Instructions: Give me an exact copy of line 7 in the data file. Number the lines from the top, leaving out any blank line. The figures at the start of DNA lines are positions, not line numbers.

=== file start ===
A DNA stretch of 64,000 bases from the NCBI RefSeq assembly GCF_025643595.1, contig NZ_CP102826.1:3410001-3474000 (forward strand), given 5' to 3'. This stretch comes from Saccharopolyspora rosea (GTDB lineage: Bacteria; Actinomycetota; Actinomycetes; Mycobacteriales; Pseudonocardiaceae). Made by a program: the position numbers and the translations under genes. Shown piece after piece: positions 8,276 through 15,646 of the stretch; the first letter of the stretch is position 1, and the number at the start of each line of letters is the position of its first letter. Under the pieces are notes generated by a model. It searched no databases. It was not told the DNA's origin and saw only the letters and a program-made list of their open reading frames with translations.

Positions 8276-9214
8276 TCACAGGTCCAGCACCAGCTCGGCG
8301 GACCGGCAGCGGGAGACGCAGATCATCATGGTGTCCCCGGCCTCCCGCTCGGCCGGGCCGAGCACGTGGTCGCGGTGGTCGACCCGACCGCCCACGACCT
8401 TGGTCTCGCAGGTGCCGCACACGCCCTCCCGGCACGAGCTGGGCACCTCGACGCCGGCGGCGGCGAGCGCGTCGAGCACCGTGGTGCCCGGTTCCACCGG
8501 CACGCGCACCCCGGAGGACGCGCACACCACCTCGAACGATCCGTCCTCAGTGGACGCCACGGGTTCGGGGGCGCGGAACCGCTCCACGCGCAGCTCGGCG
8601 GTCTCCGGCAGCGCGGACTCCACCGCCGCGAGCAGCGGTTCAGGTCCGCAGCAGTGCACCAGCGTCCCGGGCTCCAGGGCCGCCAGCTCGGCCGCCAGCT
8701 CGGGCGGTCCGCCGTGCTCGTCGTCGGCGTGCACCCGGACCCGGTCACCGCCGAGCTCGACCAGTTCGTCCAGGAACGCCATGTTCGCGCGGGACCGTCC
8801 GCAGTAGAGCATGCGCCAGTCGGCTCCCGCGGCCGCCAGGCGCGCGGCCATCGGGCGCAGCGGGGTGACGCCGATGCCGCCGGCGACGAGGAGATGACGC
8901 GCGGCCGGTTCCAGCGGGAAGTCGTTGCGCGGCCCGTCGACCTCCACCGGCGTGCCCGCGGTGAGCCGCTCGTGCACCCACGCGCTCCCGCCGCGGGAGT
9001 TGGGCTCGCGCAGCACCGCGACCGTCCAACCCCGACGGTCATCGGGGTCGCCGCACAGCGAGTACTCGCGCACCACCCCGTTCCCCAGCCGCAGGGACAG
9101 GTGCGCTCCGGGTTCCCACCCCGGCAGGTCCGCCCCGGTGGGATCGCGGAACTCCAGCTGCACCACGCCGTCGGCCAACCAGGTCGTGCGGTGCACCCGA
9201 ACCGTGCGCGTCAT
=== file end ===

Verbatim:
8601 GTCTCCGGCAGCGCGGACTCCACCGCCGCGAGCAGCGGTTCAGGTCCGCAGCAGTGCACCAGCGTCCCGGGCTCCAGGGCCGCCAGCTCGGCCGCCAGCT